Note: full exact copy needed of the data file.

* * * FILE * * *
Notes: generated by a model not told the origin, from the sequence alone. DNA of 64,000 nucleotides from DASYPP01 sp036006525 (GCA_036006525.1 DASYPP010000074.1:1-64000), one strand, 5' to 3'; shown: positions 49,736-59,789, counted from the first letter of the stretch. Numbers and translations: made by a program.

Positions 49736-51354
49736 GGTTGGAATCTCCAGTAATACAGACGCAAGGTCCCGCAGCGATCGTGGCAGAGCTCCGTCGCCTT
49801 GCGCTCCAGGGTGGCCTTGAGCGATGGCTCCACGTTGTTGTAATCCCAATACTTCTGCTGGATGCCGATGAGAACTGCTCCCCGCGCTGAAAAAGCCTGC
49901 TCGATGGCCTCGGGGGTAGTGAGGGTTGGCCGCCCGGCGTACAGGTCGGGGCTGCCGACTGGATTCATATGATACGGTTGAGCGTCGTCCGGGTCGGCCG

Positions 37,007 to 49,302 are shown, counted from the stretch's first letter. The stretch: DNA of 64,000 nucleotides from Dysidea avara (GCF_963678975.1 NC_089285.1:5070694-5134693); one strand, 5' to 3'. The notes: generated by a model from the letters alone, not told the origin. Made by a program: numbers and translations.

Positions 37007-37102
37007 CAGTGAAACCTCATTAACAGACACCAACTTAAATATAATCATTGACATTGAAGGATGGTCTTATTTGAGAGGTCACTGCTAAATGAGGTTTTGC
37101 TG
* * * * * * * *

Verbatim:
Notes: generated by a model not told the origin, from the sequence alone. DNA of 64,000 nucleotides from DASYPP01 sp036006525 (GCA_036006525.1 DASYPP010000074.1:1-64000), one strand, 5' to 3'; shown: positions 49,736-59,789, counted from the first letter of the stretch. Numbers and translations: made by a program.

Positions 49736-51354
49736 GGTTGGAATCTCCAGTAATACAGACGCAAGGTCCCGCAGCGATCGTGGCAGAGCTCCGTCGCCTT
49801 GCGCTCCAGGGTGGCCTTGAGCGATGGCTCCACGTTGTTGTAATCCCAATACTTCTGCTGGATGCCGATGAGAACTGCTCCCCGCGCTGAAAAAGCCTGC
49901 TCGATGGCCTCGGGGGTAGTGAGGGTTGGCCGCCCGGCGTACAGGTCGGGGCTGCCGACTGGATTCATATGATACGGTTGAGCGTCGTCCGGGTCGGCCG

Positions 37,007 to 49,302 are shown, counted from the stretch's first letter. The stretch: DNA of 64,000 nucleotides from Dysidea avara (GCF_963678975.1 NC_089285.1:5070694-5134693); one strand, 5' to 3'. The notes: generated by a model from the letters alone, not told the origin. Made by a program: numbers and translations.

Positions 37007-37102
37007 CAGTGAAACCTCATTAACAGACACCAACTTAAATATAATCATTGACATTGAAGGATGGTCTTATTTGAGAGGTCACTGCTAAATGAGGTTTTGC
37101 TG